What Is Endoscopy? - Definition, Procedure & Complications

Instructor: Marisela Duque

Marisela teaches nursing courses at the college level. She also works as a unit educator, teaching experienced nurses about changes in nursing practice.

After completing this lesson, you will be able to explain what an endoscopy is, describe the procedure and list the possible complications. A short quiz follows the lesson.

What is Endoscopy & How Does it Work?

Can you remember the cartoon where a magical school bus shrinks and then gets swallowed by a person? The kids on the bus are transported through the human body in order to learn about how it all works. What if I told you that endoscopy is like a real-life magic school bus? It is a diagnostic procedure in which doctors insert a device with a small camera at the end (endoscope) into the body in order to visualize your insides.

Endoscopes come in a variety of shapes and sizes. Some are stiff, others flexible, and others are small enough to be swallowed like a pill. Endoscopes can be put in the mouth, anus, urethra (tube that carries urine out of your body), or even put through a cut in your skin.

They allow healthcare providers to visualize your body from the inside and sometimes take a tissue sample for a biopsy. This procedure is much safer than having to go through major surgery to find out what the problem is.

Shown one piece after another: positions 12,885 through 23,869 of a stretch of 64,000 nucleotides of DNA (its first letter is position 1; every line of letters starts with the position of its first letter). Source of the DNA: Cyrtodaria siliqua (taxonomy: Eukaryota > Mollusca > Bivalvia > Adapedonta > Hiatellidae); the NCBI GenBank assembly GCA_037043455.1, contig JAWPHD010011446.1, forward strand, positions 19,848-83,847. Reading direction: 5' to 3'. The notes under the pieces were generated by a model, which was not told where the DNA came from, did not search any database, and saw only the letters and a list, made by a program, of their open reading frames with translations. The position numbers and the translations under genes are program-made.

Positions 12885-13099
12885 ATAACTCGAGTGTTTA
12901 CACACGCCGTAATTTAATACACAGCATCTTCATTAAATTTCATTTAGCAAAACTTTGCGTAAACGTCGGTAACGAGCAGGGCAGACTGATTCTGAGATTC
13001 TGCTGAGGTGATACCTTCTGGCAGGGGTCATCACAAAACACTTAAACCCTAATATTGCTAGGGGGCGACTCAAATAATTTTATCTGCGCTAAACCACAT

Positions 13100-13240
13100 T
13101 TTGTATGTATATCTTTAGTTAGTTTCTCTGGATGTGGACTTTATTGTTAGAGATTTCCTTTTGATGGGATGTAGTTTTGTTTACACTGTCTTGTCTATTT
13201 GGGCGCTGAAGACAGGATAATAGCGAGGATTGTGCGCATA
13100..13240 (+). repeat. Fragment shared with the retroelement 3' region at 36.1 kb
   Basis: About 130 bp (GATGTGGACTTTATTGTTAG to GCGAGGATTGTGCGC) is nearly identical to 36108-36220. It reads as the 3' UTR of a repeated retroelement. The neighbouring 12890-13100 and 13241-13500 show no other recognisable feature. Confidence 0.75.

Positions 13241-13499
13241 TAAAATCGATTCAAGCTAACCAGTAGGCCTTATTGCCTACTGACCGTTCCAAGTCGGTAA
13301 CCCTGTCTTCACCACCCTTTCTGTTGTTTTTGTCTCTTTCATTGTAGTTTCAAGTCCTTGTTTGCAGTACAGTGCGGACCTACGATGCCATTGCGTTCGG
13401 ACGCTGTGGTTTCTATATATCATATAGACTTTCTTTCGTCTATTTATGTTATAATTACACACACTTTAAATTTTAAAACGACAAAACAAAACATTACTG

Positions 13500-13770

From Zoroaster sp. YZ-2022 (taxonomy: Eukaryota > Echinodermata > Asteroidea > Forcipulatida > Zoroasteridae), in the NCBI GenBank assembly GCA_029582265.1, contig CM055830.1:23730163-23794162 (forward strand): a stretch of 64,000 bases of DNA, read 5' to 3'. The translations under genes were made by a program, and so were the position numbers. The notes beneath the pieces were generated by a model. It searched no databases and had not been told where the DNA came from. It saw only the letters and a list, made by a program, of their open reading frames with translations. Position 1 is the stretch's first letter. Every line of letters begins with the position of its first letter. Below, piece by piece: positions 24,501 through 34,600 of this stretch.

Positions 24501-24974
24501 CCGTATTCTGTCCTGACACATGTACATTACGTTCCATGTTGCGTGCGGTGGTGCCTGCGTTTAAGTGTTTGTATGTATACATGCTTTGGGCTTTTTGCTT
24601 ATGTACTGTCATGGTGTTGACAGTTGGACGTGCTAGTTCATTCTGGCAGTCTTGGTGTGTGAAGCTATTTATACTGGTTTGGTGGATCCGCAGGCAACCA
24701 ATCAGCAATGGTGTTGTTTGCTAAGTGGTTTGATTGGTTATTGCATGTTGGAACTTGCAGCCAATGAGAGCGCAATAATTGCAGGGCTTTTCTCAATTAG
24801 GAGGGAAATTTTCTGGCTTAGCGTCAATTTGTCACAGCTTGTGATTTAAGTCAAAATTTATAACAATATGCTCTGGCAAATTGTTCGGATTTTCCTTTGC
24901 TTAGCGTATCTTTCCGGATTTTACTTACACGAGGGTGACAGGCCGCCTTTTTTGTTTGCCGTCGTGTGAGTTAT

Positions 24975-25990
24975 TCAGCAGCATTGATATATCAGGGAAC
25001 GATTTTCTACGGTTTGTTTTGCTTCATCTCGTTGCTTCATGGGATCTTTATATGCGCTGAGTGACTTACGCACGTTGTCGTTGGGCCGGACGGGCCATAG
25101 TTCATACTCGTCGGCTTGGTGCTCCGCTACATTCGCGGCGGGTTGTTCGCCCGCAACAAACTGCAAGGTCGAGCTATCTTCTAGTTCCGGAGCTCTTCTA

In this section, we will focus on one type of endoscopy called an upper endoscopy so that you can have a clear picture of the procedure. An upper endoscopy is done to be able to see your upper digestive system (specifically your esophagus, stomach & duodenum). This procedure is better at finding tumors, bleeding, inflammation and ulcers than an x-ray. It may be done in a doctor's office, outpatient diagnostic center or in a hospital.

The specifics of the procedure will differ from other types of endoscopy in ways such as the entry point and preparation leading up to procedure. Let's take a look at how an upper endoscopy is done.

First, you are asked not to eat or drink anything (not even water) after a specified time. This makes the procedure safer because your stomach will be empty, which limits the possibility of vomiting. Having an empty stomach also allows the examiner to see everything better.

When everyone is ready to start the procedure, the doctor may spray a little anesthesia into your mouth to make sure that you are pain free. Don't worry, you are also given a sedative so you will not feel anything or remember the procedure at all (just like after having one too many beers, minus the ugly hangover).

Then, you lay on your side while the doctor inserts the endoscope into your mouth and through your upper gastrointestinal track, all the way down to your duodenum (the first part of your intestines). Along the way the doctor may take pictures and tissue samples using the endoscope.

Side Effects and Complications

Side effects and complications can differ according to the type of endoscopy being performed. If you were given a sedative for the procedure, then you will be asked to rest in a bed while the effects wear off. You will also need a ride home because the groggy feeling will last for a little while and your reflexes may take the rest of the day to return to normal. You may feel a little soreness at the entry point and a little bloated following the procedure. The bloated feeling comes from the air they pump into you to better visualize everything. Usually you are allowed to eat after the procedure (you should be starving by this time).

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